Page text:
When an adopted 6-year-old girl was beaten to death by her adoptive dad, it made quite a splash in America. The girl’s name was Elizabeth Steinberg, known to all as “Lisa.” She was six years old. The adoptive father’s name was Joel Steinberg and the mother’s name was Hedda Nussbaum. He was an attorney who worked the criminal courts in Manhattan; she was a former editor and writer of children’s books for Random House, one of New York’s most famous publishing houses. And together, over a period of six years, they oversaw the sad, anguished life of a little girl who never had a chance against the brutality, neglect and ultimate destruction by these two people. Think of Lisa’s life. At that age, you look at your parents almost as God. And what kind of gods were they?
There is a famous photo of a Jewish boy, held at gunpoint, by Nazis. He probably doesn’t understand the motivations behind the man with the gun. He probably doesn’t understand the concept of ideology or the nuances of anti-Semitism all that much.
There is a little old lady who lives in a little community where my brother lives on a lake in Phoenix, Arizona. She told me that when she was a child in Italy, her mother sheltered a few Jews. The Nazis discovered this, and one soldier argued with the mother, saying that Christianity was against Jews. The mother said naively “But Jesus was a Jew.” This angered the soldier so much that he shot her, in front of her child. I was talking to the former child. Did the child understand this evil behavior? Does she as an adult? I don’t fully understand it.
I would argue that good people simply do not understand the motives of bad people. In other words there is a dichotomy in our species. Though the famous Russian dissident Solzhenitsyn argues (in one of his fictional works) that “the line dividing good and evil cuts through the heart of every human being”, I also believe that some of us are almost like a distinct species. Bad people don’t look different than good people, and can pass for normal people. Bad people can boast of acts that most of us find outrageous, disgusting, and evil. Think of the death of a young Irish girl who came to school in a village in the state of Massachusetts. Phoebe Prince was bullied so consistently that she eventually walked into her house and hung herself in a stairwell. The nastiness didn’t end there. Her tormentors posted vicious comments on the dead girl’s Facebook memorial page. At a dance some days later, some who were there say one of the bullies (a female) bragged about how she played dumb with the detectives who questioned her. In other words, the very deeds that shock us, thrilled the bullies. And notice that this bully fit into society well enough to participate in dances, and to have friends, etc.
Children have a simple view of good and evil. I remember (vaguely) an Israeli “settler” explaining his kid’s views to an American reporter. He said his kids saw the Arabs as evil, because of the bombings and other attacks that they committed against Jews. He tried to excuse it by saying kids see things in “black and white.”
When Al Qaeda-linked terrorists attacked a Kenyan shopping mall, a 4-year-old British boy named Elliot Prior told one of them “you’re a very bad man,” The terrorist was taken aback by Elliot Prior’s remark, saying, “Please forgive me, we are not monsters.” But they certainly acted like monsters to the hostages that they kept, committing disgusting atrocities.
Was Elliot Prior correct?
And of course all the adults who do terrible things were children once.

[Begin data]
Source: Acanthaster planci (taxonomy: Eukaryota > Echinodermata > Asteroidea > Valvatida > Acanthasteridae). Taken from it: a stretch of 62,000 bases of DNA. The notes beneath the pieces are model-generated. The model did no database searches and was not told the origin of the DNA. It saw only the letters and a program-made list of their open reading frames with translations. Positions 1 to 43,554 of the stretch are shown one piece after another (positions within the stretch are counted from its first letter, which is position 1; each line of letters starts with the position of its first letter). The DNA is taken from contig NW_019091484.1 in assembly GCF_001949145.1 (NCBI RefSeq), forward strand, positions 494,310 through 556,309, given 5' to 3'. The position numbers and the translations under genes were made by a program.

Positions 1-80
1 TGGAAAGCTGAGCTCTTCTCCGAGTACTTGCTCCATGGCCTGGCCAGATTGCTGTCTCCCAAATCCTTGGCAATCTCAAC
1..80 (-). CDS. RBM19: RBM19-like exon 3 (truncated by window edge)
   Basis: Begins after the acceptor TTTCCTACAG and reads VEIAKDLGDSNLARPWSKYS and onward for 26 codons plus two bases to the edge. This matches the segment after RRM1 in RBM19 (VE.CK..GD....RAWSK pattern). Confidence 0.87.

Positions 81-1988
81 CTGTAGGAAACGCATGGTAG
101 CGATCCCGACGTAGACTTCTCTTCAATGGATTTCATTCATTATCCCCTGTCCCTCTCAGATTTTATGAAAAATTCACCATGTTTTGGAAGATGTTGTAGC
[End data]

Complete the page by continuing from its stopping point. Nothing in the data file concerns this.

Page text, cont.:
http://www.crimelibrary.com/notorious_murders/family/lisa_steinberg/1.html – on Lisa Steinberg http://www.camera.org/index.asp?x_context=22&x_article=888 (on Tom Paulin) http://www.jrnyquist.com/ (commentary of February 3, 2014)
https://understandingevil.wordpress.com/2011/03/23/is-technology-evil-and-was-the-unabomber-right/ – a short section of this post has a description of what I believe happened to me.
Hedda Nussbaum, whose negligence contributed to Lisa’s death, did not start out bad. She wrote two children’s books, both of which were published by Random House. Plants Do Amazing Things was published in 1977 and was a science book explaining the workings and lives of plants. She had met Joel Steinberg two years earlier at a party. Part of the book’s dedication read, “And to Joel, my everyday inspiration.” Soon, they were seeing each other and became romantically involved. “I thought he was godlike,” she once said. Her second book, Animals Build Amazing Homes was published in 1979 and detailed how different animals built their homes in the wild. Both books were well received and remain in print.
Another of Hedda’s co-workers, Larry Weinberg, who was also an attorney, became friendly with Hedda and admired her ability to work with writers. “She was sensitive, extremely gentle and loving to a writer, enormously encouraging,” he later said to the press, “I was extremely taken with her as a friend.” Hedda had a promising future. But that rosy prospect ended when the abuse began.
Hedda was so abused that “She was physically as badly injured as any battered woman I have ever seen-short of those who were killed,” a social worker later told reporters.
Hedda could not even eat unless Joel gave her permission. If she had married a good man, she probably would have been a good woman. But married to Joel, she took cocaine with him, and engaged in sex with lots of people, and used child pornography, and did nothing when her adopted daughter was molested, and did nothing when her adopted daughter lay dying (she thought Joel would fix things). Joel was a monster, and he transformed this woman into a kind of numb zombie, and created a den of unbelievable evil in that apartment in New York. (this is based on Hedda’s own testimony, and she has also written a book Surviving Intimate Terrorism on her 12 years with Joel).